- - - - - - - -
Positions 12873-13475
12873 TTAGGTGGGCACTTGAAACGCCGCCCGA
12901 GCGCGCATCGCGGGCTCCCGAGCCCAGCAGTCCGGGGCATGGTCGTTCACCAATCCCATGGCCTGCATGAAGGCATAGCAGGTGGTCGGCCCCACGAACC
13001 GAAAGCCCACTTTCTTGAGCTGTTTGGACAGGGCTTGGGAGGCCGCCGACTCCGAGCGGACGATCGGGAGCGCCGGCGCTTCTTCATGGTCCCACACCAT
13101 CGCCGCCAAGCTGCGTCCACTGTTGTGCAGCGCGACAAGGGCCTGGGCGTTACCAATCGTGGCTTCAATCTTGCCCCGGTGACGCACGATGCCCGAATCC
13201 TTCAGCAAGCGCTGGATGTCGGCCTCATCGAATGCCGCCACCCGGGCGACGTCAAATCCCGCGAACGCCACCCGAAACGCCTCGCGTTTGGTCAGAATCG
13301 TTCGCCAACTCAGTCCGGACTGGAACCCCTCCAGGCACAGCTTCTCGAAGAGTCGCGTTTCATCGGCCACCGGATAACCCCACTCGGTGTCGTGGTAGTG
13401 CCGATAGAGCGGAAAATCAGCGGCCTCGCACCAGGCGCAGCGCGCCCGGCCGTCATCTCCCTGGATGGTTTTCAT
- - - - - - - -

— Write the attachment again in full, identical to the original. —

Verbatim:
Positions 12873-13475
12873 TTAGGTGGGCACTTGAAACGCCGCCCGA
12901 GCGCGCATCGCGGGCTCCCGAGCCCAGCAGTCCGGGGCATGGTCGTTCACCAATCCCATGGCCTGCATGAAGGCATAGCAGGTGGTCGGCCCCACGAACC
13001 GAAAGCCCACTTTCTTGAGCTGTTTGGACAGGGCTTGGGAGGCCGCCGACTCCGAGCGGACGATCGGGAGCGCCGGCGCTTCTTCATGGTCCCACACCAT
13101 CGCCGCCAAGCTGCGTCCACTGTTGTGCAGCGCGACAAGGGCCTGGGCGTTACCAATCGTGGCTTCAATCTTGCCCCGGTGACGCACGATGCCCGAATCC
13201 TTCAGCAAGCGCTGGATGTCGGCCTCATCGAATGCCGCCACCCGGGCGACGTCAAATCCCGCGAACGCCACCCGAAACGCCTCGCGTTTGGTCAGAATCG
13301 TTCGCCAACTCAGTCCGGACTGGAACCCCTCCAGGCACAGCTTCTCGAAGAGTCGCGTTTCATCGGCCACCGGATAACCCCACTCGGTGTCGTGGTAGTG
13401 CCGATAGAGCGGAAAATCAGCGGCCTCGCACCAGGCGCAGCGCGCCCGGCCGTCATCTCCCTGGATGGTTTTCAT